My emphasis is on the historical genesis of the Afro-Atlantic religions, and the most influential forms of those religions, having been generated and deeply shaped by the Afro-European encounter on the West African coast, which was the source among other things of an efflorescence of symbolism using multicolored beads, which were largely of Venetian or Bohemian origin, inspired by Syrian technology, by horses, which were imported heavily from the Muslim lands of the North and from Christian rulers, which enabled certain West African empires to prevail over others. And the hypertrophy of the representation of the monarchs, captives and other delegates as wives who through the spirit possession, religion, and allied ritual practices commanded the Oyo Kings trade with the Europeans on the coast. So the interstitial positionality of the merchant monarchs between African and European culture, I think shaped much that has been mistaken for the primordial roots of the African diaspora religions.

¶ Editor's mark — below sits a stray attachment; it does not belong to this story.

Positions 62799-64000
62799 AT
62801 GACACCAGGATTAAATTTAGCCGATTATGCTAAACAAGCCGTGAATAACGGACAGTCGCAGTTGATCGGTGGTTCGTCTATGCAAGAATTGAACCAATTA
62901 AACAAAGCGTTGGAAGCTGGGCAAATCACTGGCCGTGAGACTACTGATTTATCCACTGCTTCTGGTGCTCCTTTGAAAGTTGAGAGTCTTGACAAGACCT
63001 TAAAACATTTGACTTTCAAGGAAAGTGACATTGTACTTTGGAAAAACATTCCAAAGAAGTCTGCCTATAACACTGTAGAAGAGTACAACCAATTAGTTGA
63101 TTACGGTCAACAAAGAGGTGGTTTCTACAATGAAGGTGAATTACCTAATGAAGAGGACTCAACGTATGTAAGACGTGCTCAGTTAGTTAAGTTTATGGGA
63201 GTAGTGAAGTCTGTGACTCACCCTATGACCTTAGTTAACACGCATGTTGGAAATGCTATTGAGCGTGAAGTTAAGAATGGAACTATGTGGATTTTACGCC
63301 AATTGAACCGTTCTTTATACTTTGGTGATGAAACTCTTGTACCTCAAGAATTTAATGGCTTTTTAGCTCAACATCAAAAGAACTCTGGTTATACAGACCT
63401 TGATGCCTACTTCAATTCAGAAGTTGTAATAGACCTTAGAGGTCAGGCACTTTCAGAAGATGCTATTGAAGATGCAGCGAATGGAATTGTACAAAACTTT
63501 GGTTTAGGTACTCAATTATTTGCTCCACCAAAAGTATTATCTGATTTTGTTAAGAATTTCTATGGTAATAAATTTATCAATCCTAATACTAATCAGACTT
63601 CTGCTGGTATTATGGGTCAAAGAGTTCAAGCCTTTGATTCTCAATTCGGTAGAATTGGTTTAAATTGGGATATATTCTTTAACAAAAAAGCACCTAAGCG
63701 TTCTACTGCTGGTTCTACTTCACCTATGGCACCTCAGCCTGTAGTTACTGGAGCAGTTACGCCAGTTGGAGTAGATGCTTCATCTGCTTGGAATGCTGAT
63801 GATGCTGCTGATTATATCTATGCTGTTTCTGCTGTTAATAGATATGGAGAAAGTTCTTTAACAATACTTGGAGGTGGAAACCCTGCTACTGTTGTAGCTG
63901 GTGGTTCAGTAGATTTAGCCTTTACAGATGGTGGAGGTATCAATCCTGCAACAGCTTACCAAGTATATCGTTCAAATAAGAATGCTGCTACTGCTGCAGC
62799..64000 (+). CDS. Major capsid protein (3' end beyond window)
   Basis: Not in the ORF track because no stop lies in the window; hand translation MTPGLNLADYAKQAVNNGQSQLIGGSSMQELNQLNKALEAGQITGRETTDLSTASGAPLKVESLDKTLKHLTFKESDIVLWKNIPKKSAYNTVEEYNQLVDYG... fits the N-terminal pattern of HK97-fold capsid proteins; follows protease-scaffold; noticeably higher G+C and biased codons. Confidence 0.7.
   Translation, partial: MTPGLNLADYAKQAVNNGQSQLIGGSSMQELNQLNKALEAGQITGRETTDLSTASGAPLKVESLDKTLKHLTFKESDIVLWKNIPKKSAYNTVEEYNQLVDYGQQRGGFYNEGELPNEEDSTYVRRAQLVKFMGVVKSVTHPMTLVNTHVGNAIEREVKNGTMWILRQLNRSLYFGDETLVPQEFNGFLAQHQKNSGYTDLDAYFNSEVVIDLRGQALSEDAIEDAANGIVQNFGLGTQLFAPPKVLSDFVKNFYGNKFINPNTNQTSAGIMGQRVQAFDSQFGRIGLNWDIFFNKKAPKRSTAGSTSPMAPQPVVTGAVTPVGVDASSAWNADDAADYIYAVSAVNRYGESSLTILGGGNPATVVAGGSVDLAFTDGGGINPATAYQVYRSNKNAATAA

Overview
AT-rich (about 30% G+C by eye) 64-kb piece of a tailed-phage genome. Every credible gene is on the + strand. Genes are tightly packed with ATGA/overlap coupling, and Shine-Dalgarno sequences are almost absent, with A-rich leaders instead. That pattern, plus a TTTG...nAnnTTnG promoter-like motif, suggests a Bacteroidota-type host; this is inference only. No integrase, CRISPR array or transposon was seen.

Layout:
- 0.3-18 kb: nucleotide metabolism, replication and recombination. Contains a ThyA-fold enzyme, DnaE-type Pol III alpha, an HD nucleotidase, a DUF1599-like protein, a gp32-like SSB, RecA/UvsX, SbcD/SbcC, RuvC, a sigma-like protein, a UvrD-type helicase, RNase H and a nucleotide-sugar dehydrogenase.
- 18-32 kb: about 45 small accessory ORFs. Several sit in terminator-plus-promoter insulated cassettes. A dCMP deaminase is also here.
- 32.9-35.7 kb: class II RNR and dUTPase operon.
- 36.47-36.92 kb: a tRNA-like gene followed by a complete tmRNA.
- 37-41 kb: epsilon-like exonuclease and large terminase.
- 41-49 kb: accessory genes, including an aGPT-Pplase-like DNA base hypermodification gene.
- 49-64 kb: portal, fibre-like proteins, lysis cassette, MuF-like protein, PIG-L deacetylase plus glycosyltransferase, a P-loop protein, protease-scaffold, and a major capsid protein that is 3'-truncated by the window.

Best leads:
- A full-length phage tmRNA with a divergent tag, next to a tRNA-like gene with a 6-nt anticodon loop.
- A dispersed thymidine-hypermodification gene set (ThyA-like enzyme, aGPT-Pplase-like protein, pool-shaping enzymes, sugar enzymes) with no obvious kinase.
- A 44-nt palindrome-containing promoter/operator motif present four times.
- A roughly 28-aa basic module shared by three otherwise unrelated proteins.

Likewise, it seems to me that the interstitial position of assimilated European Jewish men, like Karl Marx and Sigmund Freud, were significant influences on their social formulations, on the arguments that they posed in the logic of the trial in pursuit of the dignity of people like them. Their theories, though often applied as though they had not arisen out of a social context, need to be understood within their social context. And the dialogue between European social theory and the practices and thoughts of the populations outside of Europe, that those theories are used to analyze, needs to be understood necessarily in more equal terms. The priests of the Afro-Atlantic religions have enormous insights, not only into the psychology of people like Marx and Freud, but also into the psychology of Westerners who imagine themselves autonomous individuals and self-determined individuals. And again, I'm not just making up what they say about Westerners in contrast to their own self understandings.